To read more about trigger points, see the full trigger points tutorial, The Complete Guide to Trigger Points & Myofascial Pain. This article is just an excerpt from, one small 1,900-word chapter from a large e-book (207,500 words and 181 chapters). Buy it now or read the first few sections for free.

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About Paul Ingraham

Headshot of Paul Ingraham, short hair, neat beard, suit jacket.

I am a science writer in Vancouver, Canada. I was a Registered Massage Therapist for a decade and the assistant editor of ScienceBasedMedicine.org for several years. I’ve had many injuries as a runner and ultimate player, and I’ve been a chronic pain patient myself since 2015. Full bio. See you on Facebook or Twitter, or subscribe:

What’s new in this article?

2017 — Publication.

Notes

  1. Scheper MC, de Vries JE, Verbunt J, Engelbert RH. Chronic pain in hypermobility syndrome and Ehlers-Danlos syndrome (hypermobility type): it is a challenge. J Pain Res. 2015;8:591–601. PubMed #26316810 ❐ PainSci #52758 ❐ Hypermobility is “highly prevalent among patients diagnosed with chronic pain.”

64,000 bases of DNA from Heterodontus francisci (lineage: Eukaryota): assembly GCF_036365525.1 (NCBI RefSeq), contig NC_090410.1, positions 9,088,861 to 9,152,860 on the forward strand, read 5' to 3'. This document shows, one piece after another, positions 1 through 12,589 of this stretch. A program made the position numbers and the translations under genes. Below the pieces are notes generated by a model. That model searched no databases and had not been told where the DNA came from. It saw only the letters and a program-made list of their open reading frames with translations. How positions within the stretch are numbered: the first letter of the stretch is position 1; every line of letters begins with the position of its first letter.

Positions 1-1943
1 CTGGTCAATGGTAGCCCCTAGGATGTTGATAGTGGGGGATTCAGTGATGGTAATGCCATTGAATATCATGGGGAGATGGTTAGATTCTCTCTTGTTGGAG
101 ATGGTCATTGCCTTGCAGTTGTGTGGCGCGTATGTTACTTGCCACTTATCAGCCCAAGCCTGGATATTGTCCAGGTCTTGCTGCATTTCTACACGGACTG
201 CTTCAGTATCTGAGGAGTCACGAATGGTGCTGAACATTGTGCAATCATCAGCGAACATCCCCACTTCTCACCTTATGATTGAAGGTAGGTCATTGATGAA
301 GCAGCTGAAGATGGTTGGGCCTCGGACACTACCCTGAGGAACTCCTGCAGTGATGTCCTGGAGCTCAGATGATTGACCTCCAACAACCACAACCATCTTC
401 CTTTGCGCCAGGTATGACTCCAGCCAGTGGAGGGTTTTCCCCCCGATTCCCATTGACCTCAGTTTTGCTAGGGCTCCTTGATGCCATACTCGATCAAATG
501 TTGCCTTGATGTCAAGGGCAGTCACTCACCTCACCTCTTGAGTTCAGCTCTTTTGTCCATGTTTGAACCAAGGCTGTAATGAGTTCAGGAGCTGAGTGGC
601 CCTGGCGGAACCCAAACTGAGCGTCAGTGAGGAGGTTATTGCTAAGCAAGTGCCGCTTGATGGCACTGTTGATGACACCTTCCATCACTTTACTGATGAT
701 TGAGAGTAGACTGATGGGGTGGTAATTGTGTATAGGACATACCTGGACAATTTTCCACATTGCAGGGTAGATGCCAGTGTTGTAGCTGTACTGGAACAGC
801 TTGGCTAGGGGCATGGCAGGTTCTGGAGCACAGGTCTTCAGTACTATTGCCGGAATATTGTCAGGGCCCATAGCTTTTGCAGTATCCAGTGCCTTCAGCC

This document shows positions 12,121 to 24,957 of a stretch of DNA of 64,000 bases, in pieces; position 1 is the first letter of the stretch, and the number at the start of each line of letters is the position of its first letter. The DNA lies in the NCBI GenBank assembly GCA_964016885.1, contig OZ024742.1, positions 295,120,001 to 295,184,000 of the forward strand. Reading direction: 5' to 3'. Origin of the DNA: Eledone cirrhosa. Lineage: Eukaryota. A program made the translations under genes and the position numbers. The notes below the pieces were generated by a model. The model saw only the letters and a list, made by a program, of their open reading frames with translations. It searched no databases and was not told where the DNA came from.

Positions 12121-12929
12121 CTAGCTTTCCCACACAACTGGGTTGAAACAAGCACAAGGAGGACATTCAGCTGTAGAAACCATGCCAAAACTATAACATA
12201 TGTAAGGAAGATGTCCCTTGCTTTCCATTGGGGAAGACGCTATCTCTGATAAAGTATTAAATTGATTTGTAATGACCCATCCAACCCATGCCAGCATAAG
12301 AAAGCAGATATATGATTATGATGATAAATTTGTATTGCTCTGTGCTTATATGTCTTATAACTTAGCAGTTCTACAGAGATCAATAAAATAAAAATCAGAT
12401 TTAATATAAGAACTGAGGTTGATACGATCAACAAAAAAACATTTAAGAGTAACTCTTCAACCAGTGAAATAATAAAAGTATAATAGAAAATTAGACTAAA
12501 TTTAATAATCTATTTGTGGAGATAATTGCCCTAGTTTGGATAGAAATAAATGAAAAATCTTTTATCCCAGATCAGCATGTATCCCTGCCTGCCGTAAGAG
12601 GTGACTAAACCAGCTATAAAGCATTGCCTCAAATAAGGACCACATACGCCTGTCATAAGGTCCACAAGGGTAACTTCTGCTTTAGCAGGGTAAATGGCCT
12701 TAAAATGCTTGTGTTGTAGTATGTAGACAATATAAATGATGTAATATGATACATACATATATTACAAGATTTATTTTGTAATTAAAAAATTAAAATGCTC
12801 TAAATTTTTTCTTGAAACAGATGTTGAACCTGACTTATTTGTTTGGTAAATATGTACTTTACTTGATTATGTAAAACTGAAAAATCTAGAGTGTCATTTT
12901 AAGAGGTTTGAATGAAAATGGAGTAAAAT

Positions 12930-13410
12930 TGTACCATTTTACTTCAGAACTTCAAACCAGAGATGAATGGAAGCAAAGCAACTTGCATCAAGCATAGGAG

2. “The essential difference between HSD and hEDS lies in the stricter criteria for hEDS compared to the HSD.” But it’s very tricky, and those criteria are all very new (see the 2017 EDS International Classification).
  3. Rodgers KR, Gui J, Dinulos MB, Chou RC. Ehlers-Danlos syndrome hypermobility type is associated with rheumatic diseases. Sci Rep. 2017 Jan;7:39636. PubMed #28051109 ❐ PainSci #52757 ❐

    hEDS patients may see multiple subspecialists without realizing a connection between their joint symptoms and multi-systemic involvement of the disease; they are often dismissed as hypochrondriacs, and report feelings of isolation from the lack of diagnosis.

    Perhaps due to a lack of gravitas surrounding the hEDS diagnosis, management of the disease varies among practitioners, and clinical workup does not often extend beyond the joint and skin examination.

  4. BBC [Internet]. Clarke A. The masseuse who pulled my arm out; 2017 Aug 18 [cited 19 Jul 10].

Permalinks

https://www.painscience.com/articles/hypermobility-and-ehlers-danlos-syndrome.php

PainScience.com/hypermobility

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1,900 words